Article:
An unexpected display of unity in a normally disrupted parliament

0 29

This week there was a surprising twist in Parliament that was highly unusual, if not unprecedented. Conservatives shocked political analysts by fully embracing a polarizing bill that the majority had vehemently opposed just before the election. Some conservatives even hugged opposition members after unanimously voting yes.

Before the election, the conservative opposition had turned a bill banning conversion therapy, the discredited practice that aims to alter one’s sexual orientation or gender expression, into one of the most controversial laws in parliament. Sixty-two conservatives voted against, while Erin O’Toole, the party leader, and 50 other conservatives voted in favour.

The legislation died when parliament was dissolved with the election call in August. But this week, the government tried again, introducing a new bill with a few extra safeguards to prevent attempts at conversion therapy.

Then came the unexpected twist. Rob Moore, a New Brunswick conservative, rose Wednesday afternoon and proposed a motion to speed up the bill and send it directly to the Senate.

“I was completely surprised when this happened,” Jonathan Malloy, a political science professor at Carleton University in Ottawa, told me. “This was something the House divided on before and we expected it to divide again — and then it didn’t happen.”

What exactly happened within the conservative caucus before Mr Moore presented his motion is not public. But Professor Malloy said the rare moment of parliamentary unity that followed could mark an important point in Mr O’Toole’s political career.

At times during the election and afterwards, Mr. O’Toole struggled to align his views on issues such as LGBTQ rights with those of his party’s social conservatives. That has led to a number of policy changes and compromises that have pleased neither the social conservatives within the party nor those who might consider voting conservatives but who are not social conservatives. Recently, Mr O’Toole has been criticized for personally advocating vaccination but refusing to approve mandatory vaccination even for his party’s members of parliament.

Another protracted battle over conversion therapy legislation, Professor Malloy said, would have allowed Liberals to suggest to voters that regardless of Mr O’Toole’s personal views, Conservatives are guided by the socially conservative wing of their side.

“For him to apparently get some sort of agreement within the party, this is quite something,” said Professor Malloy.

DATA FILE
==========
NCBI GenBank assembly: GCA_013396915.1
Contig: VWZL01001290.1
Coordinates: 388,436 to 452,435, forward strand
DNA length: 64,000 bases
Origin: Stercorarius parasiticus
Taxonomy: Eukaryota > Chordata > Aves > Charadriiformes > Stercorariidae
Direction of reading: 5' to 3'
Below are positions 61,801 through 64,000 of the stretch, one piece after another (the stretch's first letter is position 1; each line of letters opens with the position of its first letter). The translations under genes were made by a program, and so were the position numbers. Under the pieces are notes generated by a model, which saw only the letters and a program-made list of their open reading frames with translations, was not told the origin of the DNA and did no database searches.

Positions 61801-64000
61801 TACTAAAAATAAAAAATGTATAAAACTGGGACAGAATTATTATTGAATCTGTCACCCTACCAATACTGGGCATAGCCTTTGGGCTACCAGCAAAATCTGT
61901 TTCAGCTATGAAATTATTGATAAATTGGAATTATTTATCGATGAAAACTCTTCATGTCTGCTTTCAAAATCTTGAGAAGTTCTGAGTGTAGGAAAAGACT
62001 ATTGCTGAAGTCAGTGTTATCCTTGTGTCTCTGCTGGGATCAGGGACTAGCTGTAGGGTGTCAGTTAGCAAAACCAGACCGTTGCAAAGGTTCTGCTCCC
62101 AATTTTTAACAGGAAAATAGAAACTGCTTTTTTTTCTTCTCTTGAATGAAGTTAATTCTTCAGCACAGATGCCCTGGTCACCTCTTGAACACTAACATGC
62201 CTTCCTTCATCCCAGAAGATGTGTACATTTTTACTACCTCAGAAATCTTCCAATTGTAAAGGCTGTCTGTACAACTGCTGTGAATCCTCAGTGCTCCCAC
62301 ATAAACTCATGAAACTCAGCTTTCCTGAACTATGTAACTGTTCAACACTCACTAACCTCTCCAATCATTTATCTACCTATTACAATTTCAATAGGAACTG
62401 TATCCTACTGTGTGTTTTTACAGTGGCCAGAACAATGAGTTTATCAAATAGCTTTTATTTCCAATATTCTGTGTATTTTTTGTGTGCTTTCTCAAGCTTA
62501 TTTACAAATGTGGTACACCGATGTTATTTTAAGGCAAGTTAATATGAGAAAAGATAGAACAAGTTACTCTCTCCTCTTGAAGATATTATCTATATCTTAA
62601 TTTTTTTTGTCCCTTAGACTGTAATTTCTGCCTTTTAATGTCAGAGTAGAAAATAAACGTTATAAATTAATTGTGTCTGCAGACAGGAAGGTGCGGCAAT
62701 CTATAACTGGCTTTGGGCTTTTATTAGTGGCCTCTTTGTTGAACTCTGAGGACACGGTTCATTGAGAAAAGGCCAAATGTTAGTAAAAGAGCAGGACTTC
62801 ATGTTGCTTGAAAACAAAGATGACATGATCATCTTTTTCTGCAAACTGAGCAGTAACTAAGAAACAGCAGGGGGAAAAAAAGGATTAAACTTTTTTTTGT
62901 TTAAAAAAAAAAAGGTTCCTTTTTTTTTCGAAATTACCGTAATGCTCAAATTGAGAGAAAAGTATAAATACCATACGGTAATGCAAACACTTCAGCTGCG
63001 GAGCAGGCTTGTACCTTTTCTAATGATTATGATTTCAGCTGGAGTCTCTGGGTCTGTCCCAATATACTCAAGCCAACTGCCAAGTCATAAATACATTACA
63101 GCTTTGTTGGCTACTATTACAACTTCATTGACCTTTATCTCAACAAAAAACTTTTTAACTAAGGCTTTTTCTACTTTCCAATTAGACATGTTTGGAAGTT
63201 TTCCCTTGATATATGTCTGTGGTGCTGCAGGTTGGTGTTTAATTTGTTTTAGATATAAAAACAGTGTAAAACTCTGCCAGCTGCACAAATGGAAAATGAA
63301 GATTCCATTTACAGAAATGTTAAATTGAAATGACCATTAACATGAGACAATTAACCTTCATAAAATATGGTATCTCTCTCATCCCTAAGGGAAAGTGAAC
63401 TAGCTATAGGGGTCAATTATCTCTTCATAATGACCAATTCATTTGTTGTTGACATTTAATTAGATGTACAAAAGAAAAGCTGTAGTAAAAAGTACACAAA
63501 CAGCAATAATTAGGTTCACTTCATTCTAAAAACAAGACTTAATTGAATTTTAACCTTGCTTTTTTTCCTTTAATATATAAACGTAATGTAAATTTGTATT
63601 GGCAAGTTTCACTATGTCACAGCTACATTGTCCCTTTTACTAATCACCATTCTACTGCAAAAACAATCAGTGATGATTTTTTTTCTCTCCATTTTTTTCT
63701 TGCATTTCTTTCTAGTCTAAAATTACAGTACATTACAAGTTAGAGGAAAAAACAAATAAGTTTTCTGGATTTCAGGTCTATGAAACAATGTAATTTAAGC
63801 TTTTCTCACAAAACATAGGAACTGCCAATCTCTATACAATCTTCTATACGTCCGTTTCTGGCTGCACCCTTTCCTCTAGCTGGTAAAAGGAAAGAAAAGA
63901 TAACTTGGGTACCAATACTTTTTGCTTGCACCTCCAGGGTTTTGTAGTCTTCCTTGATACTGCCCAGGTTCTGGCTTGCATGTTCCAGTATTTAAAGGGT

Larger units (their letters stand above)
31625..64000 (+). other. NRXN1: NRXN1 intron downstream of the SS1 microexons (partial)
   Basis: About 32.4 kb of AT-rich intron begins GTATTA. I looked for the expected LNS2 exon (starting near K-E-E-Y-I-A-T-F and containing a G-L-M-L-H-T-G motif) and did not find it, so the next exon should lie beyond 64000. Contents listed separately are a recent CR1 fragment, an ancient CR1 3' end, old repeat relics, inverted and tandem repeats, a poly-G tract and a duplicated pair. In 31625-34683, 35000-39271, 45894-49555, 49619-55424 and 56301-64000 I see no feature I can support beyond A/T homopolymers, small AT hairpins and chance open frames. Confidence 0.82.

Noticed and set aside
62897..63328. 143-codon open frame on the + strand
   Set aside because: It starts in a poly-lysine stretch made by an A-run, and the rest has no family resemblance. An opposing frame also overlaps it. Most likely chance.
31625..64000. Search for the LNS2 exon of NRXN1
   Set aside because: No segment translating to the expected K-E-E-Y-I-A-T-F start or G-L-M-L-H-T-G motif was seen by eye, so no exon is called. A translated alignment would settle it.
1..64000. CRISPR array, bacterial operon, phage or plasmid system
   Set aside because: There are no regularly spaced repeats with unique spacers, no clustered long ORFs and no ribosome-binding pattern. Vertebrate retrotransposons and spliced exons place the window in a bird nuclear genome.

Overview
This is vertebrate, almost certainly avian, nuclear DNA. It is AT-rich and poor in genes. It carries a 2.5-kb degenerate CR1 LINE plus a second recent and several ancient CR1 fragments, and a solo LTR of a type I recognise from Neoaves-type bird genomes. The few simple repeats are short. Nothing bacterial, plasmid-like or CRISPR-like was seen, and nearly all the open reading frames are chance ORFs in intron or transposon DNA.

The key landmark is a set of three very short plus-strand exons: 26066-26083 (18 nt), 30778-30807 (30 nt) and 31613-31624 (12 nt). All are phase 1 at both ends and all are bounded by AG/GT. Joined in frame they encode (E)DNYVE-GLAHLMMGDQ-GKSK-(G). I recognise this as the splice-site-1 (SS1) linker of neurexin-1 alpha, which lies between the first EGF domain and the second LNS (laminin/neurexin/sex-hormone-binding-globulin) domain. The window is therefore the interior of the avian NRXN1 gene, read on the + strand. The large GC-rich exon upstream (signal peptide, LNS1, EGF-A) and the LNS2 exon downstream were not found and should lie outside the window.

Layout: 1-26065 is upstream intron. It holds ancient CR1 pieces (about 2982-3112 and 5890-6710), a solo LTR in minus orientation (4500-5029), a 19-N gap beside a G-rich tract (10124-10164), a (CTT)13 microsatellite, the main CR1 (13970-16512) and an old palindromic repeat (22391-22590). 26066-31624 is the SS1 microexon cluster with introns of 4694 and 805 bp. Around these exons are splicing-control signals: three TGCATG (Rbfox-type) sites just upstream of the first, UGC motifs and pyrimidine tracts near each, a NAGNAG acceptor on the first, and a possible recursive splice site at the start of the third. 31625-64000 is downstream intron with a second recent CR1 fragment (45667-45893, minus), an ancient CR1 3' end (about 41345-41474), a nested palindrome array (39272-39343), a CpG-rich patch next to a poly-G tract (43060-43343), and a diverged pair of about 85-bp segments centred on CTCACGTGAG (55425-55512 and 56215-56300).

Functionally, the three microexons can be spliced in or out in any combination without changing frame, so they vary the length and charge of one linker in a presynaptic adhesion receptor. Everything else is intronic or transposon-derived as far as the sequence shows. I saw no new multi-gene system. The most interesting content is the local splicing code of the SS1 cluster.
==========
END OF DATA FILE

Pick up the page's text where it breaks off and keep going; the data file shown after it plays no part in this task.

There is no guarantee that the rapid journey of the conversion therapy bill through the House of Commons will be repeated in the Senate. Mr. O’Toole’s influence on conservative senators is uncertain. Last month, Mr O’Toole removed Denise Batters, a senator from Saskatchewan, from the conservative national caucus after she started a petition to remove him as party leader. But the party’s caucus in the Senate defied Mr. O’Toole, and Mrs. Batters remains seated as a Conservative. Prime Minister Justin Trudeau’s decision not to allow anyone to sit as a Liberal in the Senate leaves his party without a formal vote in the Senate, posing another potential obstacle to legislation.

And the House of Commons ‘fantastic day’, as the Justice Minister David Lametti described it, is unlikely to mirror the tone of the rest of this Parliament. Just before this session started, Mr O’Toole named Pierre Poilievre, the most rhetorically combative member of the Conservatives, as the party’s financial critic.

Conservatives have also defined inflation and the growth of the federal deficit as their main points of attack against liberals for spending on pandemic support, meaning fans of overheated parliament and partisan speeches are unlikely to be disappointed.

  • I’m back from inland British Columbia, where swollen rivers devastated communities. My full report, illustrated with powerful photos by Ian Willms, can be found here. Of the many conversations I had with people there, one comment still stuck with me. “I never thought it would be as bad as this,” said Denise Cook, who had returned to her hometown, Princeton, as a cleanup volunteer. “It’s bad. People sitting here at home watching have no idea.”

  • Turner Sports is new to hockey and has brought in Wayne Gretzky and Paul Bissonnette, along with Anson Carter and Rick Tocchet, to analyze the game for American viewers. It’s a learning experience for everyone involved, but the group has found a chemistry no different from that of a hockey team itself, writes Jonathan Abrams, a sports reporter for The Times.

  • Peloton, the fitness company, has entered the apparel industry with products such as the Strappy Bra. That has led to a patent infringement lawsuit from Vancouver-based Lululemon.

  • Workers at three plants in Winnipeg owned by luxury parka manufacturer Canada Goose have voted overwhelmingly in favor of unionization, reports Noam Scheiber, a workplace reporter for The Times. This year, there were allegations that Canada Goose had disciplined two workers who identified themselves as union supporters. But the union said the company had abandoned efforts against unions in recent weeks.

  • As the Arctic melts, killer whales have found a new hunting ground.

Born in Windsor, Ontario, Ian Austen was educated in Toronto, lives in Ottawa and has reported on Canada for The New York Times for the past 16 years. Follow him on Twitter at @ianrausten.

How are we doing?
We’d love to hear your thoughts on this newsletter and events in Canada in general. Send them to

Do you like this email?
Forward it to your friends and let them know they can sign up here.

Leave A Reply

Your email address will not be published.